Grades for English 1010 are: A+, A, A-, B+, B, B-, C+, C, C-, NC or F. Note that the minimum passing grade is C-.Students who have completed all the course work but are not yet writing at the college level will receive a grade of NC; students who have not completed the course work will receive a grade of F. Students who do not pass English 1010 must repeat it the following semester. The course may not be taken more than three times; students who receive three grades of F, NC and/or WU may be dismissed from the college.

 NOTE: Essays turned in late will be penalized half a letter grade for each class meeting they are late. Late work will not be accepted after one week has passed from the original due date. If students miss  a class during which an essay is to be submitted, students are still responsible for submitting the essay on the same day (*the one exception for email) and bringing a hard copy of it the next time they attend class.

Possible grades are as follows:

A

A-

B+

B

B-

C+

C

C-

93-100

90-92

88-89

83-87

80-82

78-79

73-77

70-72

Grading Breakdown

Essays: 60%

Personal Narrative: 10 % Summaries: 10%

Argumentative Essay: 20%

Compare and Contrast: 20%

Final Exam: 20%

Other Assignments: 10%

This includes take-home assignments, in-class writing, and quizzes.

Attendance & Participation: 10%

This includes attendance, promptness, participation in class discussions and group work, etc.

Plagiarism:

Brooklyn College's statement on plagiarism is as follows:

The faculty and administration of Brooklyn College support an environment free from cheating and plagiarism. Each student is responsible for being aware of what constitutes cheating and plagiarism and for avoiding both. The complete text of the CUNY Academic Integrity Policy and the Brooklyn College procedure for implementing that policy can be found at this site: http://www.brooklyn.cuny.edu/bc/policies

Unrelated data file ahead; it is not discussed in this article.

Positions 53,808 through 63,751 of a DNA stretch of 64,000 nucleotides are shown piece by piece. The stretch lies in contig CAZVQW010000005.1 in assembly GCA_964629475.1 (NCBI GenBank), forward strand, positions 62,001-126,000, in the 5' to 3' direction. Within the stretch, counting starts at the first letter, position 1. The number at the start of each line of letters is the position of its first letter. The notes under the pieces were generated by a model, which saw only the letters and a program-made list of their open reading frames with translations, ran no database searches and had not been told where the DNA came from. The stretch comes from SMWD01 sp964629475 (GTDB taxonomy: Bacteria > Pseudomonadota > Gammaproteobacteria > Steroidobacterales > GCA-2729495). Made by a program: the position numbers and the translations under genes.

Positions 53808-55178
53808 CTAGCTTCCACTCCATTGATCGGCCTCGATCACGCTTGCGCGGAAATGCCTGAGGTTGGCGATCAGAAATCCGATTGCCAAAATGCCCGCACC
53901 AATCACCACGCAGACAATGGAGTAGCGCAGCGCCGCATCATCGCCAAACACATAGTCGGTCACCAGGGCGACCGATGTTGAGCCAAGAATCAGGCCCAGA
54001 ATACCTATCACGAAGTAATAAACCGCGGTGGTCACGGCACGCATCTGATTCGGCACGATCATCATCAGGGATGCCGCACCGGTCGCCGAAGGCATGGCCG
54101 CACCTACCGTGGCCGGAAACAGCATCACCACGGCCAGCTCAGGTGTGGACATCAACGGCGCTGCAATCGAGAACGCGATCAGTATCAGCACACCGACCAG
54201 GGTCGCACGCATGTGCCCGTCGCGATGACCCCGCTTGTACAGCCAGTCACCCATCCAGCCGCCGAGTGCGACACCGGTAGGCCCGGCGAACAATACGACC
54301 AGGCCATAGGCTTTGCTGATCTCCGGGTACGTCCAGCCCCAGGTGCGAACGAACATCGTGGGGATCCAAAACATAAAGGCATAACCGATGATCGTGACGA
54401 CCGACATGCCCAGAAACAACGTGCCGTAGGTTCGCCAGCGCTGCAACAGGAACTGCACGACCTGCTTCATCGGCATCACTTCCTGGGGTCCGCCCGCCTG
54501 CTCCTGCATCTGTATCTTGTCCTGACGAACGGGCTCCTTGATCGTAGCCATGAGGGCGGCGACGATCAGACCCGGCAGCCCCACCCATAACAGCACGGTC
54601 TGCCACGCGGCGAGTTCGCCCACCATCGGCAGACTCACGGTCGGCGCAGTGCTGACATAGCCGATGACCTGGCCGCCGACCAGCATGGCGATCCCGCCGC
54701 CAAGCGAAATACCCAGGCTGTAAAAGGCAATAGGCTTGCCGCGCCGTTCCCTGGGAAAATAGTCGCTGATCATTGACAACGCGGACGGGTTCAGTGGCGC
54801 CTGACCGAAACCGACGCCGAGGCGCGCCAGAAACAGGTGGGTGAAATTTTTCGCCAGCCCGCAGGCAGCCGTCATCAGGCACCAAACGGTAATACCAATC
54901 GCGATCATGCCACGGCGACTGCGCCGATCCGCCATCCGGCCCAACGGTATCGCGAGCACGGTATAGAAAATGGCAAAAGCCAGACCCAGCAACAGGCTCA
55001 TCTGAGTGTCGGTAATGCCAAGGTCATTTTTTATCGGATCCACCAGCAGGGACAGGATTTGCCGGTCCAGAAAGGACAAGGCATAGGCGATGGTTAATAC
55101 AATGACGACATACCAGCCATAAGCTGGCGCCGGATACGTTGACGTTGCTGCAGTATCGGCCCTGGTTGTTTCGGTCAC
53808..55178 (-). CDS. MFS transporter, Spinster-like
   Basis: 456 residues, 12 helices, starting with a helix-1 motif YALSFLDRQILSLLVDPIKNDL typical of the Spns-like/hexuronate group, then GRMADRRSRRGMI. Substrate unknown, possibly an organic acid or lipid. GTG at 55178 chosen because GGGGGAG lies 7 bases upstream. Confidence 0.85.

The Learning Center

The Learning Center (1300 Boylan) provides free peer tutoring in writing by trained students. Students may attend weekly or on a drop-in basis. If you are interested in weekly tutoring sessions, please see me for a referral. You may make appointments for drop-in sessions by calling the Learning Center at 718-951-5821, by emailing LC@brooklyn.cuny.edu, or by requesting an appointment at the Learning Center’s front desk.

  Center for Student Disability Services

In order to receive disability-related academic accommodations students must first be registered with the Center for Student Disability Services. Students who have a documented disability or suspect they may have a disability are invited to set up an appointment with the Director of the Center for Student Disability Services, Ms. Valerie Stewart-Lovell at (718) 951-5538. If you have already registered with the Center for Student Disability Services, please provide your professor with the course accomodation form and discuss your specific accommodation with him / her.

Non-attendance Because of Religious Beliefs

The New York State Education Law provides that no student shall be expelled or refused admission to an institution of higher education because he or she is unable to attend classes or participate in examinations or study or work requirements on any particular day or days because of religious beliefs. Brooklyn College’s statement on non-attendance because of religious belief is located on page 66 of the Brooklyn College Undergraduate Bulletin:

http://www.brooklyn.cuny.edu/web/off_registrar/2017-2018_Undergraduate_Bulletin.pdf

Student Bereavement Policy

Brooklyn College’s statement on non-attendance because of the death of a loved one is located here: http://www.brooklyn.cuny.edu/web/about/initiatives/policies/bereavement.php

Important Dates

Monday, August 27 

Weekday classes begin

Sunday, September 2 

Last day to add a course

Wednesday, September 5

Conversion Day; Classes follow a Monday Schedule

 Last day to file for elective course Pass/Fail

Saturday, September 8 

Weekend classes begin

Sunday, September 16

Last day to drop a course without a grade.

Tuesday, November 6

Last day to withdraw from course with a W (non-penalty) grade.

NOTE: English 1010 is an Academic Foundations course. Brooklyn College’s policy on withdrawing from English 1010 is as follows:

Students are not permitted at any time to delete, drop, or withdraw from an assigned Academic Foundations course without obtaining          permission of the academic department involved and consulting the Center for Academic Advisement and Student Success.

The full academic calendar, including many other important dates, and the undergraduate final exam “grid” are available on the Office of the Registrar’s website: www.brooklyn.cuny.edu/web/about/administration/enrollment/registrar.php

Course Information

Brooklyn College The City University of New York 

English 1010,  Fall 2018

MON / WEDS:

Code: 17721, Section: M9CF
Mondays & Wednesdays 9:30 - 10:45

TUES / THURS:

Code: 18879, Section: TR9G
Tuesdays & Thursdays 9:30 - 10:45 am